In Conversation with Raghu Rai

In Conversation with Raghu Rai

Issue 13

Raghu Rai is a New Delhi based photographer born in 1942 in a small village called Jhang, which is now part of Pakistan. Rai started photographing in 1965 at the age of 23. In 1971, Henri Cartier Bresson was very impressed after he saw an exhibition of Rai’s work at Gallery Delpire, in Paris. Rai joined the illustrious Magnum Agency in 1977 as a first Indian photographer.

By Alakananda Nag for Visura Magazine
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In Conversation with Elizabeth Cheng Krist

A graduate from Princeton University, Elizabeth Cheng Krist is a Senior Photo Editor for National Geographic. She worked at Asia and then Fortune before joining National Geographic magazine in 1994. Elizabeth has won awards from POYi, Overseas Press Club, and Communication Arts, and she has judged competitions for Kodak, Nikon, NPPA, College Photographer of the Year, and the Robert F. Kennedy Journalism Awards. She has curated exhibitions in Washington, D.C., and Athens, Greece, and has reviewed portfolios at the Palm Springs Photo Festival, Eddie Adams Workshop, and Review Santa Fe. A few years ago Elizabeth received a fellowship from the International Reporting Project.
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Jewelry Designer Wilfredo Rosado

From Andy Warhol, I learned how to appreciate the things that were not tradition. Andy always had a great appreciation for non-traditional beauty. He also had an incredible work ethic. Andy was a hard worker, who valued what was the new, creative movement of the time. When I worked with him, I was exposed to that creative process because I was around him and I was able to see and eventually identify new trends. Today, I have a love for knowing what young people are doing in music, fashion and pop culture. It has become important to be up on what is new and what the new kids are doing; that was Andy for me. From Giorgio Armani, I learned how to identify beauty: what is going on in culture, and how to take what is raw and filter it in a refined way. Armani is also an amazing and astute businessman. He has been able to create a unique vision and make it into a successful business.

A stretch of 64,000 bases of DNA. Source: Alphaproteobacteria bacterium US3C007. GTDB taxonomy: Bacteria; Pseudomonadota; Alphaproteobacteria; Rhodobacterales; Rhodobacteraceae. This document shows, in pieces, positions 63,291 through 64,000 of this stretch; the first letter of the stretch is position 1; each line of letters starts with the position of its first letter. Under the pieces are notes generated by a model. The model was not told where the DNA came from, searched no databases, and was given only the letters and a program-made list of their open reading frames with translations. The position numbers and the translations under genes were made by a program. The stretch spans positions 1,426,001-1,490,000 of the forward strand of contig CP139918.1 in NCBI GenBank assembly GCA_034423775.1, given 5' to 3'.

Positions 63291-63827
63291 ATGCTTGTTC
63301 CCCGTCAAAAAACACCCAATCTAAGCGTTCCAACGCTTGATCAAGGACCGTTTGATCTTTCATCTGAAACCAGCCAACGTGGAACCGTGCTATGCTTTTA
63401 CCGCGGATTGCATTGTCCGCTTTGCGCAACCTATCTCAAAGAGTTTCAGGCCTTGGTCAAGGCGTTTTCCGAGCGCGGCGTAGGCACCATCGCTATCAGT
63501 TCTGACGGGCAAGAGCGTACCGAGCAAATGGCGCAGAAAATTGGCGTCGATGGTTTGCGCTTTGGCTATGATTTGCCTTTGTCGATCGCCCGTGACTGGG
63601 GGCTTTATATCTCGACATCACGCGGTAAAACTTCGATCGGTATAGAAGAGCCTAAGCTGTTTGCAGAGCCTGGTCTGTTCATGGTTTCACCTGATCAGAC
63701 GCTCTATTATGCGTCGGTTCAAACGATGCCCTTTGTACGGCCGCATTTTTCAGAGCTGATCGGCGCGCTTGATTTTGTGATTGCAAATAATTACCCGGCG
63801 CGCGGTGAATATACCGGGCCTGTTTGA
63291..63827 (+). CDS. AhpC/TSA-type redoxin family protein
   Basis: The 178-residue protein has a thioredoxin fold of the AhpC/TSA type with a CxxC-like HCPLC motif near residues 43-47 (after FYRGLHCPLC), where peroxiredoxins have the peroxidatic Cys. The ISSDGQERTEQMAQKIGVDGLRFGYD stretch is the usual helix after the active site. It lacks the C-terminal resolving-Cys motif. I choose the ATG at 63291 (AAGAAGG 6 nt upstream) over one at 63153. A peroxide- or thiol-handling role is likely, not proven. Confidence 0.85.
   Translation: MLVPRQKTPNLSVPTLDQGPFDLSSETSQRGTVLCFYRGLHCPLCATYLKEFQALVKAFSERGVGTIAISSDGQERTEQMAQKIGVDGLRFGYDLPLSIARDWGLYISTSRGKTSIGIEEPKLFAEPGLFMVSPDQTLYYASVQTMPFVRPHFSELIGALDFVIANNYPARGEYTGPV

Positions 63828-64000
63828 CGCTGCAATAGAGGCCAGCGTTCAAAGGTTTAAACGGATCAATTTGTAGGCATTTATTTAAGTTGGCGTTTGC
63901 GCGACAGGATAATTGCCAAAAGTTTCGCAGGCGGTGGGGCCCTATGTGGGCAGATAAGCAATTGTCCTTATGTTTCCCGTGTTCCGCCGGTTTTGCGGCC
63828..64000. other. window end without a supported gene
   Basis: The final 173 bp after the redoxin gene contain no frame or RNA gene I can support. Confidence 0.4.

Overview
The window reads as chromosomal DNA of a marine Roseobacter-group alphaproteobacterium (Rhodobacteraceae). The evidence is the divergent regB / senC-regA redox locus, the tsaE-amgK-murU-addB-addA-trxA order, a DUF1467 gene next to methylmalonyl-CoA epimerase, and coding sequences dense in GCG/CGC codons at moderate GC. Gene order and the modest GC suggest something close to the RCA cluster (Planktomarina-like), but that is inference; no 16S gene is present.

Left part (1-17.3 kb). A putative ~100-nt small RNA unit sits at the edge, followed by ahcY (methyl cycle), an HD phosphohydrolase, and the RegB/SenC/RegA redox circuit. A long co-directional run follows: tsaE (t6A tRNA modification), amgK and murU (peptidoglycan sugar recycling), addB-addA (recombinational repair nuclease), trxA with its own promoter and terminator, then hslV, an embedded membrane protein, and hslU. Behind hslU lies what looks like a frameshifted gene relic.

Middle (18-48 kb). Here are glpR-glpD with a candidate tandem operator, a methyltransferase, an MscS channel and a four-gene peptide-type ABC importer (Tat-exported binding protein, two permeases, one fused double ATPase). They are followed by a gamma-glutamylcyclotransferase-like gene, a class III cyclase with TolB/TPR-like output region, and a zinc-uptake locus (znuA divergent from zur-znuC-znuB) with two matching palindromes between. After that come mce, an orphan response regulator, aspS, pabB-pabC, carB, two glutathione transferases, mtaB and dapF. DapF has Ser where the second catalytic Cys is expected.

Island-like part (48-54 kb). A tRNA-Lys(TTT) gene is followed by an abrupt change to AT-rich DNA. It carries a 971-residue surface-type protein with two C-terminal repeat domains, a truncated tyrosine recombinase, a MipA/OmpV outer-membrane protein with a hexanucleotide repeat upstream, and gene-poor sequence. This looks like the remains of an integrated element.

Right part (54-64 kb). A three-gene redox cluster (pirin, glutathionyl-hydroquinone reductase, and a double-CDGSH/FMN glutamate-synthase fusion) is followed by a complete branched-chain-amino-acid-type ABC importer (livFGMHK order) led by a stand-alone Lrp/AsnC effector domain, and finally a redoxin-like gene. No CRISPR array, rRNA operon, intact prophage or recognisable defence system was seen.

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Jazz Musician Miguel Zenón

Grammy Nominee and Guggenheim and MacArthur Fellow Miguel Zenón recently finished his new album–Alma Adentro: The Puerto Rican Songbook, which will be released on August 30th, 2011.

Born and raised in San Juan Puerto Rico, Zenón adapted traditional popular songs by legendary Puerto Rican composers–Rafael Hernández Marín, Pedro Flores, Sylvia Rexach, Bobby Capó, and Don Tite Curet Alonso–to jazz, a genre that has a tradition of making standards from popular American songs. The music in this album was arranged by Zenón and orchestrated for a 10-piece woodwind section by Argentine pianist, composer and arranger Guillermo Klein.
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Brenda Ann Kenneally & The Raw File